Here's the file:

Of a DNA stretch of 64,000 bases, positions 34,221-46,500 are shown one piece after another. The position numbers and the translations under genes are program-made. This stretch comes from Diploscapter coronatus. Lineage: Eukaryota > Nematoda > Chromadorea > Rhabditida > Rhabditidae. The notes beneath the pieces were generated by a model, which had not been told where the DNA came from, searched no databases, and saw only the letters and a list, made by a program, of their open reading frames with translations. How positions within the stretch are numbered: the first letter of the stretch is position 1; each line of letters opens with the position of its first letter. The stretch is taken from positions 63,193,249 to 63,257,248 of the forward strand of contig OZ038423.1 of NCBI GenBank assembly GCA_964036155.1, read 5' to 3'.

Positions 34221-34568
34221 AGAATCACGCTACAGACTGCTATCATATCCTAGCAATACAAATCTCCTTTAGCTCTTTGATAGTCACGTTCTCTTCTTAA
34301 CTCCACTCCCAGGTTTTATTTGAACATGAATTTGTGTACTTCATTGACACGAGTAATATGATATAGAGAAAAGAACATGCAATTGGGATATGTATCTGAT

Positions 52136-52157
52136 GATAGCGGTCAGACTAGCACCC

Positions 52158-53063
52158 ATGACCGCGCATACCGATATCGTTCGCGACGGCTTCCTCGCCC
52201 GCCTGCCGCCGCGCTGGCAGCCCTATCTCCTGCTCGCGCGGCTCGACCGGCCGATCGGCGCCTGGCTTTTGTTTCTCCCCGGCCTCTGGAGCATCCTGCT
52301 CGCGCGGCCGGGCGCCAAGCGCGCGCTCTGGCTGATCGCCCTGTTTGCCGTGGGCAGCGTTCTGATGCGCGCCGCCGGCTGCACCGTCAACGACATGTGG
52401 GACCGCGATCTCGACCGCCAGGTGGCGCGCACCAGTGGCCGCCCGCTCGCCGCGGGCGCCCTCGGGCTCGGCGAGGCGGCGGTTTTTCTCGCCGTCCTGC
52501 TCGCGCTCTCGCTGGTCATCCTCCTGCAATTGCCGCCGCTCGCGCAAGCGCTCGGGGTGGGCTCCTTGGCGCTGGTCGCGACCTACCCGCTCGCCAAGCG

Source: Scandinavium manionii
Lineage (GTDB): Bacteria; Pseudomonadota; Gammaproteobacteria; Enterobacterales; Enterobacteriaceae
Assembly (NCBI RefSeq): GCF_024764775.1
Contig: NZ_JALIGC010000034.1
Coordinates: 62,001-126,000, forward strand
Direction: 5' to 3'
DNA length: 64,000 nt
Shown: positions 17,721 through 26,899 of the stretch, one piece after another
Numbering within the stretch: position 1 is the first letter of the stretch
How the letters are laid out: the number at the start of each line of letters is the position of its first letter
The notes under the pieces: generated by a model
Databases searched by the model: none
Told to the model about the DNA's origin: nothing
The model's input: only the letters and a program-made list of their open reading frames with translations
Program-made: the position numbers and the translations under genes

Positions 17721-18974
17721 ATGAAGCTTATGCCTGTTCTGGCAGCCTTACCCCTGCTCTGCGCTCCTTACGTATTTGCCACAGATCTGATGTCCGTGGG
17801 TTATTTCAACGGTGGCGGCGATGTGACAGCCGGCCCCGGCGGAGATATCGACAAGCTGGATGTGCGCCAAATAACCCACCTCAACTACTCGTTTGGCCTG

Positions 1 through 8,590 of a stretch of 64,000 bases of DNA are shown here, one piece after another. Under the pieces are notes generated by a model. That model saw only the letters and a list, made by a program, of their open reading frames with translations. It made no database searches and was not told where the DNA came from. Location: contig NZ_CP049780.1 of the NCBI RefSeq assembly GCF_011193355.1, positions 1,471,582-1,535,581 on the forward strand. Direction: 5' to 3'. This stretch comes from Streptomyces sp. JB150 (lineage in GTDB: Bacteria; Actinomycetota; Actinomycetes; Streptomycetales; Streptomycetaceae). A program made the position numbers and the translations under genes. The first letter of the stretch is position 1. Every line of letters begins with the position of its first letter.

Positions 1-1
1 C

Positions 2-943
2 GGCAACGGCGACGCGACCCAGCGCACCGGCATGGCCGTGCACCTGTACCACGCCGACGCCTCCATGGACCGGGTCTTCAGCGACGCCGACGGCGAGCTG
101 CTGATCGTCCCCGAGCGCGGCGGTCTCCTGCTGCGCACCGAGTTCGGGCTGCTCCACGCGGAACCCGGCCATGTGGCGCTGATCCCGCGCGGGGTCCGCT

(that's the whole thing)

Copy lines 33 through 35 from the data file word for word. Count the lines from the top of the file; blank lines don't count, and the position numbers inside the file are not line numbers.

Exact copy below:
1 C

Positions 2-943
2 GGCAACGGCGACGCGACCCAGCGCACCGGCATGGCCGTGCACCTGTACCACGCCGACGCCTCCATGGACCGGGTCTTCAGCGACGCCGACGGCGAGCTG